Containers are essentially a virtualisation technology. The likes of VMWare and VirtualBox virtualise the hardware; Containers push this virtualisation to a level higher, the operating system. This essentially means that all containers share the same operating system, but each is given an isolated workspace to use.

The more we describe containers, the more they sound like virtual machines. But the differences are quite significant and why containers may succeed where VMs failed in application deployment space.

Traditional vs. VM vs. Container

Traditional Deployment vs. Virtual Machine vs. Container

In contrast to VMs, containers are

  • Faster: There is no guest OS you have to wait for to boot. Your container’s boot-time is almost your application’s start-up time.
  • Smaller: Container images (especially Docker - see next section) are much smaller than VMs.
  • More efficient: There is no memory/processor overhead of running a whole second Guest OS.

Another point of comparison is security. I would be the first person to tell you that containers are not as secure as VMs. If you want to see how a virus behaves on a machine, for the love of god, use a VM! This is not the value proposition of containers. Sure they are more secure than having applications run directly on the physical machine but they will never be as secure as a VM. Another installment of this series will concentrate on Docker security.

Docker

Docker started off as proprietary product, powering dotCloud’s PaaS. In March 2013, it was released as an open source project and gained so much momentum that dotCloud refocused all their effort on its development, going as far as renaming themselves to Docker Inc.

At the age of two and latest version of 1.5, Docker would be considered, in this industry, an immature product and not ready for production. And yet, it has risen to popularity at an astounding rate, with one of the most active communities we have seen in a while. A lot of big guys, like Google, Red Hat and even Microsoft are putting their weight behind it.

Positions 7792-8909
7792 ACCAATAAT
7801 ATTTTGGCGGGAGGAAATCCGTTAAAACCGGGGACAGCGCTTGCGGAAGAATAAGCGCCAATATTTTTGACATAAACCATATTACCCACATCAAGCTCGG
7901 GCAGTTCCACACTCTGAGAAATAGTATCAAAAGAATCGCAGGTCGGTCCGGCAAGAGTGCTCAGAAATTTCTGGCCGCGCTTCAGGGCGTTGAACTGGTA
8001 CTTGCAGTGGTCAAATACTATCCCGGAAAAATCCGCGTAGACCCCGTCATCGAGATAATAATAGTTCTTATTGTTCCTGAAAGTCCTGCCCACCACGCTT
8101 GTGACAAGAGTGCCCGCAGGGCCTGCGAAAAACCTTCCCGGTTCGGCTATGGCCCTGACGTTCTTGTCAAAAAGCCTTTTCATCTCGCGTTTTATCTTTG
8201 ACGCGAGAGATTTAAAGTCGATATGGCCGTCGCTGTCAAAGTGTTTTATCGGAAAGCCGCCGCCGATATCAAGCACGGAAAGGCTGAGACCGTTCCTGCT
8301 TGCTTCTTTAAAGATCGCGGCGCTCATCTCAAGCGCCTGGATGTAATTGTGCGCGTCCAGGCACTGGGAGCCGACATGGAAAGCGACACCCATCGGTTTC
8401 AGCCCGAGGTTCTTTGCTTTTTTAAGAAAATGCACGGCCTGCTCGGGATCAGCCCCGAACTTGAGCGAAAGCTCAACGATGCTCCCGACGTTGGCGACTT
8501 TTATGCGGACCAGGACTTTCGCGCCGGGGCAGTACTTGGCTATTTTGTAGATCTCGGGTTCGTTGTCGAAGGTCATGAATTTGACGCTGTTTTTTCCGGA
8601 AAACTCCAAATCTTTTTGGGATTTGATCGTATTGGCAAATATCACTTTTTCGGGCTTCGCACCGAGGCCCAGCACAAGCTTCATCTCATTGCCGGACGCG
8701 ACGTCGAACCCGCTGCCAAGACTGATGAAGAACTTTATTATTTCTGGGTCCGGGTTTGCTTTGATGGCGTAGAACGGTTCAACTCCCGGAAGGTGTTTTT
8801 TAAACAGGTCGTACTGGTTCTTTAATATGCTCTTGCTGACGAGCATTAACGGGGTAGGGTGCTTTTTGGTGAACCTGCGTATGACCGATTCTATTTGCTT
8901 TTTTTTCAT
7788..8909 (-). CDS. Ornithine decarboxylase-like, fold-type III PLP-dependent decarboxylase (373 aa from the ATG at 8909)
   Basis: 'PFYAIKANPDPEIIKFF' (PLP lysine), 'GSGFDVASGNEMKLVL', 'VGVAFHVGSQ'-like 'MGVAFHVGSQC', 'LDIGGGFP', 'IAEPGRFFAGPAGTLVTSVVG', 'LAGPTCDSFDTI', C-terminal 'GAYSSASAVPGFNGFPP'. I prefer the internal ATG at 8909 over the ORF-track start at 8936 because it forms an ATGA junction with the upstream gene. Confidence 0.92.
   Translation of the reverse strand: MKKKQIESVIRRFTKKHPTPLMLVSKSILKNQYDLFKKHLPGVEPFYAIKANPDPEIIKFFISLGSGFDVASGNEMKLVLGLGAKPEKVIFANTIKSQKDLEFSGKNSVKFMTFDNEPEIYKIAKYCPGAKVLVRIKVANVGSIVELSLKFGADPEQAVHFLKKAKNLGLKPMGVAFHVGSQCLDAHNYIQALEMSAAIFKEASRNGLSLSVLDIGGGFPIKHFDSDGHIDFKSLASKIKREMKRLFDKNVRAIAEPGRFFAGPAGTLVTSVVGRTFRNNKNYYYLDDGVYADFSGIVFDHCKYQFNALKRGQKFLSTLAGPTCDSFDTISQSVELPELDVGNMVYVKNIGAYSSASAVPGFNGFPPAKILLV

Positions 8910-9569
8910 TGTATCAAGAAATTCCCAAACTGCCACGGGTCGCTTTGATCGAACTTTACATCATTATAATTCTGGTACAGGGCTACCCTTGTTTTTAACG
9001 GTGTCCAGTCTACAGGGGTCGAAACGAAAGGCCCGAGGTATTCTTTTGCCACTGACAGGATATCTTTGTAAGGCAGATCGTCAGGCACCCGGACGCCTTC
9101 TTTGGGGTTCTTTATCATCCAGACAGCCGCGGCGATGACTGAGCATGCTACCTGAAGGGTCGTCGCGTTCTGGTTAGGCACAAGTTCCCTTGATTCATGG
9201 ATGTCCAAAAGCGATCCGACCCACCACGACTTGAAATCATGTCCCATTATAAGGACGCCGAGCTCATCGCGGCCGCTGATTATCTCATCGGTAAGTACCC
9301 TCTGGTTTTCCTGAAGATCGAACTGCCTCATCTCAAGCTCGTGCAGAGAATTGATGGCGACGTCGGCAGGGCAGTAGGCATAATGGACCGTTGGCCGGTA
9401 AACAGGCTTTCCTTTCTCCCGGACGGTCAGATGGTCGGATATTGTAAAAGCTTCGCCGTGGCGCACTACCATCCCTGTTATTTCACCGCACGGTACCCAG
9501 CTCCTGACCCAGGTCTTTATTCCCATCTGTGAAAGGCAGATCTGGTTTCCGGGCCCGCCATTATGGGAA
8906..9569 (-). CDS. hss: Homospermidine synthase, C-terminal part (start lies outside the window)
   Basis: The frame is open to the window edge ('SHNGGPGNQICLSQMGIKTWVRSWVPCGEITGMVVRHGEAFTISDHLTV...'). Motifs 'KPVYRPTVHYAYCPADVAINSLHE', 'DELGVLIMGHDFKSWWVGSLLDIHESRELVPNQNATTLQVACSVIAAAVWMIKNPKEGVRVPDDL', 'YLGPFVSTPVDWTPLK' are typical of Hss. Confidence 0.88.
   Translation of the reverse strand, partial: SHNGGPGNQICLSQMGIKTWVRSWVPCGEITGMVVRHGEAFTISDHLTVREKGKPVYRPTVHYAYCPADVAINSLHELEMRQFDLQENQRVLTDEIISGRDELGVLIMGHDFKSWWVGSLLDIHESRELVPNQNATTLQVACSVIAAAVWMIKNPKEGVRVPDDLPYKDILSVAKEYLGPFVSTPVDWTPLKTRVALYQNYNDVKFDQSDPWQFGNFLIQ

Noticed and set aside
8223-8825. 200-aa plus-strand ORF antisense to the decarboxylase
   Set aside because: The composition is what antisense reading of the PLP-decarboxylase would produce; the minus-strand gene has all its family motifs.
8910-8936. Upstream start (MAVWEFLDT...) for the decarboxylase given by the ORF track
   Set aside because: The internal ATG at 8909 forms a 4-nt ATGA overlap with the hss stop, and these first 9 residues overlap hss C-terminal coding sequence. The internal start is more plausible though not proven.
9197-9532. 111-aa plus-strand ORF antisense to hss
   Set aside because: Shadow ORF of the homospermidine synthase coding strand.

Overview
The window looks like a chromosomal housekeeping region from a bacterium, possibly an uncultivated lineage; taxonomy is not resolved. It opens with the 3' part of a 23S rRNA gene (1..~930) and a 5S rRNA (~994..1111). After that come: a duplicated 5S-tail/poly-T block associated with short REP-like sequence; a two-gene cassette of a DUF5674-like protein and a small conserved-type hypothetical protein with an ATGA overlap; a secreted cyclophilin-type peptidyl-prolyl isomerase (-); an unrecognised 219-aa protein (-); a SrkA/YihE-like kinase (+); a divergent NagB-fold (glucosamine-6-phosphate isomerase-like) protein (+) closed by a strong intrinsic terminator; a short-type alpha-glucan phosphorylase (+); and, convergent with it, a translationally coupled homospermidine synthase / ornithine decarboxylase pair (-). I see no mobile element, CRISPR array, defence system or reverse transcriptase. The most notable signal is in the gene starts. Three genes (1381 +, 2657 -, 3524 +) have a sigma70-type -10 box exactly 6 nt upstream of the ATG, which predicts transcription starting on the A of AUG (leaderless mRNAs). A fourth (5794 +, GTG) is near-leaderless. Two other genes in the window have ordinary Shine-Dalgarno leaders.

This may sound curious since Docker has not introduced anything new. Containers have been around for a while; Linux LXC, Solaris Zones, FreeBSD Jails and others all predate Docker. So why did Docker take off the way it did?

The existing containers had one large (and almost crippling) problem: a high barrier to entry. Unless you really know your way around a kernel, working with containers has always been akin to pulling teeth from the proverbial chicken. That is ‘til Docker. Suddenly containers become usable to the average developer. This was thanks to some simple but powerful features:

  • A mechanism to describe containers through a plain-text file with a handful of simple commands (Dockerfile),
  • an easy-to-use command-line to build and manage containers,
  • a Git-like vocabulary to track changes to a container, and
  • using cacheable layers (via UnionFS) to reduce build time

In my humble opinion, Dockerfile was the killer-app of the lot. Through it, you can now codify your infrastructure into a reusable asset and at the same time, source control and version control it.

As useful as containers may be, Docker showed that if you make your tools easy-to-use and fast-to-run, your rate of adoption would skyrocket. This commodification (it is not a real tech article if we are not dropping in enough -ification words) has made it possible so that anyone with the smallest inclination and a very short time commitment, can learn enough about containers to become dangerous.

Stay tuned for more.


You might also enjoy:

Dock Tales: Docker Authoring, with Special Guest Mule ESB 30 March 2015

Ansible Crash Course 09 March 2016

Microservices with Apache Camel, Spring Boot and Docker 31 March 2016

Developing Bulk APIs with Mule, RAML and APIKit 02 December 2014

Alfresco Activiti BPM Suite - Part I 24 July 2015